Vingetting is a problem with the wide angle ability oft zoom lenses on most digital video cameras and the long barrel of standard anamorphic projector lenses. It is especially a problem since the LCD view finders do not show the true over scan of your image (the actual height and width of the captured image). But this is only a problem if your final presentation is going to be on the computer which is generally the only medium that shows the whole image. Projectors, TV, Video monitors all crop the image.
Building an anamorphic lens system using an old anamorphic projector lens is describe below. The process is very "do it yourself" that is, its a custom design requiring allot of custom building and fine tuning for each instance of camera.
The lens used here is a Bausch and Lomb Cinemascope Projector Attachment I simply affixed infront of a Panasonic PV-DV51 mini_DV camera. These lenses where used in 35 mm theater projection systems. They are anamorphic lenses with a compression ratio of 1:2 which means they squeeze the image along one axis in half. So, if the lens is upright then everything viewed through it is twice as tall as it would be normally, or if the lens is rotated 90 degrees, from it's upright position, everything viewed through the lens is twice as wide as it would be normally. An anamorphic lens, with a 2:1 compression was placed in front of the camera thereby resulting in a tall skinny image on the flat image format, 1.33:1, film which could be 35 mm, 16 mm, or even 70mm. Upon projection, an anamorphic lens with a compression of 1:2 was placed in front of the projector which would stretch out the image from the film to be twice as wide as it is on the film. The result is a 1:2.35 image format, wider than the 16:9 format. Now jump ahead to the DV cam. Using the letterbox function on the DV cam results in loss of pixels used since the process simply cut off the top and bottom pixels to give the wide look. But this means you are not using the full potential of your cameras ccd's. Using anamorphic lenses to achieve the wide screen look you are using all of your camera's CCDs thereby achieving higher resolution in you finished product. Placing and anamorphic lens in front of the camera squeezes the image so that in post production the image must be stretched out. I use Sonic Foundry's Vegas with much ease to stretch out the images and it looks great. I have also used Adobe's Premiere but its a bit more cumbersome, but the image is still great. Some trouble can come from the interlaced fields of DV, the lens compression can make the image wavy or lined but this has always cleared up for me by either fine tuning the rendering compression. The best image would come from a camera that could record its image in a progressive mode rather than interlaced just like real film. One thing to remember, DV-Cinemascope is a 3:1 aspect ratio. Regular mini-DV has an aspect ratio of 1.5:1 so if you stretch this by 2X with a Cinemascope anamorphic lens you get aspect ratio of 3:1, that is very wide!
The Bausch and Lomb lenses can be acquired on Ebay from $30 to $100. When buying lenses from ebay make sure you see a clear picture of the glass otherwise don't buy!!! The threads of the Bausch and Lomb lens do not fit any standard camera mount. They have a 68.5 mm thread. I went to several machinist to have a reducer built for my mini-DV cam but the cast was over $200 and there was no ability to adjust the tilt, yaw, and rotation of the lens which is crucial for the proper image from the lens. So, I have built a rail system using precut angle iron, which is actual stainless steel, strips of thin stainless steel sheet metal, large hose clamps, and an assortment of nuts, wing nuts and bolts. All of these materials were purchased at my local hardware store and assemble using no more than pliers, tin-snips, and a screwdriver.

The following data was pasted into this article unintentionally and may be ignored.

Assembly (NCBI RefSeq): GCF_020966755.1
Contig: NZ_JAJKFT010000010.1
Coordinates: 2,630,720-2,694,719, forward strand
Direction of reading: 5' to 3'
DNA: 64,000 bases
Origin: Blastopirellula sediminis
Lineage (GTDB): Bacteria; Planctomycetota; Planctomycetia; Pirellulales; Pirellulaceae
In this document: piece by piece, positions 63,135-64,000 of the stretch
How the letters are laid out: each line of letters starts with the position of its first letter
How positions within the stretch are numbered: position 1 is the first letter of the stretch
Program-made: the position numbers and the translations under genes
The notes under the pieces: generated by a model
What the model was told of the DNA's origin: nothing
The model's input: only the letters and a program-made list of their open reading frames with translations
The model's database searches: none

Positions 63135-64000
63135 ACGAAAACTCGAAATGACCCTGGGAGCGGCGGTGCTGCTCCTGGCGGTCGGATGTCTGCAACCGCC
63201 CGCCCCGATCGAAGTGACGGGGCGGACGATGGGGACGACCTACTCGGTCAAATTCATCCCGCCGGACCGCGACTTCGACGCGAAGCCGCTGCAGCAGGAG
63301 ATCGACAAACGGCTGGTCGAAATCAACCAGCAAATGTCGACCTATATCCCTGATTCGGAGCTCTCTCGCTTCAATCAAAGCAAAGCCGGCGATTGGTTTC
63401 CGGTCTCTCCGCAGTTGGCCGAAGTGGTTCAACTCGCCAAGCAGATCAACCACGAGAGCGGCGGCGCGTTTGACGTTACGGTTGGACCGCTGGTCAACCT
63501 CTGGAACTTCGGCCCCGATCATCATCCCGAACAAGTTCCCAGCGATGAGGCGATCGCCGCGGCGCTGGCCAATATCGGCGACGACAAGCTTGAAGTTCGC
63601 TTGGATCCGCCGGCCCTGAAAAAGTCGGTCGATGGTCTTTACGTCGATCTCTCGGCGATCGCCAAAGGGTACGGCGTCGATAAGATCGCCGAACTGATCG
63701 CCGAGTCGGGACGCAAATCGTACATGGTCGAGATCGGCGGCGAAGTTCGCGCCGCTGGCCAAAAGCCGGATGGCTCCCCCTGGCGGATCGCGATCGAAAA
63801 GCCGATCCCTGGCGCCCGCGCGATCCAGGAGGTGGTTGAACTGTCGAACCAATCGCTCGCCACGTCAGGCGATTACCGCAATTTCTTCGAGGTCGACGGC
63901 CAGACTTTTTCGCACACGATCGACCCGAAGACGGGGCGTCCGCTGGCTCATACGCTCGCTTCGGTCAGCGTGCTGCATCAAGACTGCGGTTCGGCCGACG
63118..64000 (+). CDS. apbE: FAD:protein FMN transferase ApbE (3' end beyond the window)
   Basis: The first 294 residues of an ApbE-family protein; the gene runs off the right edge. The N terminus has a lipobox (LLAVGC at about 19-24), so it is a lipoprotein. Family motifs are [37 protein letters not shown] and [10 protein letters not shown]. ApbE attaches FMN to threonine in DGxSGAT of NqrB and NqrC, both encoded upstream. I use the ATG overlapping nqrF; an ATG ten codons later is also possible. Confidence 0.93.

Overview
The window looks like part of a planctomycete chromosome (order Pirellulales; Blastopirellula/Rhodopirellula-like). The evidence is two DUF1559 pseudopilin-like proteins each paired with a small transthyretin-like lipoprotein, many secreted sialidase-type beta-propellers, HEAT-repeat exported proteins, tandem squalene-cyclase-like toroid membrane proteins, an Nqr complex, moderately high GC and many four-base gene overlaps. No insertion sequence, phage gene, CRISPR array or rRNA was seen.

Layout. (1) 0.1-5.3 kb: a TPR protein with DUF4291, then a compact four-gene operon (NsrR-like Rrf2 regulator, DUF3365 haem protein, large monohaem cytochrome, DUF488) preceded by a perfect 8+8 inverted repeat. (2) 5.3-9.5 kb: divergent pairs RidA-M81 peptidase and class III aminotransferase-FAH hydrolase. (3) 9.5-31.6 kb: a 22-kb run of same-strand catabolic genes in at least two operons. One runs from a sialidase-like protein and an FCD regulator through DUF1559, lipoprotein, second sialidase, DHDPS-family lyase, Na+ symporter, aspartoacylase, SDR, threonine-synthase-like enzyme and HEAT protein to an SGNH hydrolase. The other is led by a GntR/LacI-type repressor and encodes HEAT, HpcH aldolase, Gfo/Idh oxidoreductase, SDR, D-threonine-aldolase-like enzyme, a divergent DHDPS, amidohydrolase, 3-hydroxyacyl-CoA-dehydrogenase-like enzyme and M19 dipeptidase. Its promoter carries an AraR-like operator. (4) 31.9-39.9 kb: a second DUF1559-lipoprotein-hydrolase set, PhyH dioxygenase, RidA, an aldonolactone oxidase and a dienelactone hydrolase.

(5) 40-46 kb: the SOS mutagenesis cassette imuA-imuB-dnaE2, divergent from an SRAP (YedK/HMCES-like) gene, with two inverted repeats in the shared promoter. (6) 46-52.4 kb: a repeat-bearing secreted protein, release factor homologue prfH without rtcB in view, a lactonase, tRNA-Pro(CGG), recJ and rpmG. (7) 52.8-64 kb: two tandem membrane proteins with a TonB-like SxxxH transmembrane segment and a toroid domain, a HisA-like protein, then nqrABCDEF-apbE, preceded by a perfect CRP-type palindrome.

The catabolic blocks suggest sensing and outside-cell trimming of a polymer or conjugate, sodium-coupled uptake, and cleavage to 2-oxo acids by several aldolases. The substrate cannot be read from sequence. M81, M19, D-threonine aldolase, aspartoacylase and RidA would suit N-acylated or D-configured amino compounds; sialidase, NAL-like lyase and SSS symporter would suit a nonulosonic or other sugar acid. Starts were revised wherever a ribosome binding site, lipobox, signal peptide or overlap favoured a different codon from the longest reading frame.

Other anamorphic lenses can be acquired that have standard threads, from companies like Bell and Howell, Sankor, and others. These lenses may also be much smaller unlike the lens I use which is seven inches (7")long and about eight pounds (8lb). Some of these lenses are designed especially for cameras but I have found that projections lenses work just as well for cameras.
A simple DIY lens rail system will facilitate mounting the anamorphic adapter to a camera. A simple lens rail system can be built from an aluminum tube (purchased from Home Depot for aprox $3.00) one 24" length of 1/2" X 1" oak (cut in to several short pieces) and a hand full of 1/4" bolts. The the oak blocks need to be cut to size and have holes drilled in them to received the tube. A drill press is recommended as a hand drill does not cut an adequate hole. The pipe needs to fit slightly loose so set screws (1/4" bolts) can be used to fix the pipe and the blocks securely in a desired position.
Professional anamorphic lens systems are most commonly made for 35mm motion picture cameras. However, custom made anamorphic system can be made for 16 mm, standard definition video (analogue and mini-DV) High Definition video cameras, and even 8 mm and super 8 mm film camera can be fitted with anamorphic lens adapters.
Examples of films shot with DIY anamorphic setups:
To view an actual movie using this mini-DV scope method download owyheesound's
The Bicycle of Nathan
(pre visualization, a test film to see if a moving camera support system would work, as you will see it did not work well so the film was not made)
" The Uprise" (note the image is tilted to the right due to improper alignment of the anamorphic adapter)
"Photographing Zombies and the Surreal Object."
You can also download FTB's anamorphic film
" Thai Chicken "
And be sure to check out owyheesound's most ridiculous film shot in anamorphic super 8 mm format "Gorilla Snomobilly."
Projecting anamorphic films:
If you create and edit your super 8 mm anamorphic project the old fashioned way, and project right from the film, then you have the opportunity to demonstrate the "real" WIDE SCREEN experience. After you have edited the film you shot with your camera, using the anamorphic lens, and your film is ready for projection, simply mount the anamorphic lens in front of the projector. The lens should be oriented the same way it is as when it is on the camera. The lens will stretch the projected image twice as wide as normal projection. You will need a screen that is twice as wide or you will need to move you projector to half of the distance away from the screen, or some combination of the two.
Stretching an anamorphic image on a nonlinear digital editing system is fun and it does yield the wide screen, though it is not as impressive as projecting an anamorphic image from the actual film. If you have the means, this is a great super 8 mm project.
Here is an extra bonus for those of you who got through the above....
Vertical anamorphic is simply using an anamorphic lens in the 90° (90 degrees) to the normal horizontal anamorphic magnification direction. Where a regular horizontal anamorphic design provides wide landscapes the horizontal anamorphic (Tall Screen) is suitable to tall buildings in cityscapes and standing portraiture.